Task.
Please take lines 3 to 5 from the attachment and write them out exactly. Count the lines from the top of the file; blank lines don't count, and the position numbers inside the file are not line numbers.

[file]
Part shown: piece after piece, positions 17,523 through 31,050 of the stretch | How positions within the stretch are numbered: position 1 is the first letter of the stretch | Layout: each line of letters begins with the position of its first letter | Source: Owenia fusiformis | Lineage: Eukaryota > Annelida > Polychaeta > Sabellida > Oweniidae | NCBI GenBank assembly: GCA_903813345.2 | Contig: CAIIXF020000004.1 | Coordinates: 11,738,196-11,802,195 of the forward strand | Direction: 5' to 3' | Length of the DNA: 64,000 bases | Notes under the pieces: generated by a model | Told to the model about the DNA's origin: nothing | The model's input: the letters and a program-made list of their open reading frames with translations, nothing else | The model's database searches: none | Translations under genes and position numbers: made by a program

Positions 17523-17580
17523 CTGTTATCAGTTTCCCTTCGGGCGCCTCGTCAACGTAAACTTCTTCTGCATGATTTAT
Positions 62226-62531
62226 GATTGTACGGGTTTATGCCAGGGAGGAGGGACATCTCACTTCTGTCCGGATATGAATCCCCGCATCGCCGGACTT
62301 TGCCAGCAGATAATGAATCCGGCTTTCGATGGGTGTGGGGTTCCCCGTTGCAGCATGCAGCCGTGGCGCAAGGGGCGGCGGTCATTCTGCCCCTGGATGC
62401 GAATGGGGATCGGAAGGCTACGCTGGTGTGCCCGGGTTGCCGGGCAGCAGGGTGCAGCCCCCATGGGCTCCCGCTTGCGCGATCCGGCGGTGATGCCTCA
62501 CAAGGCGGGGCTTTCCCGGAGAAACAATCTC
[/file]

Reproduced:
17523 CTGTTATCAGTTTCCCTTCGGGCGCCTCGTCAACGTAAACTTCTTCTGCATGATTTAT
Positions 62226-62531
62226 GATTGTACGGGTTTATGCCAGGGAGGAGGGACATCTCACTTCTGTCCGGATATGAATCCCCGCATCGCCGGACTT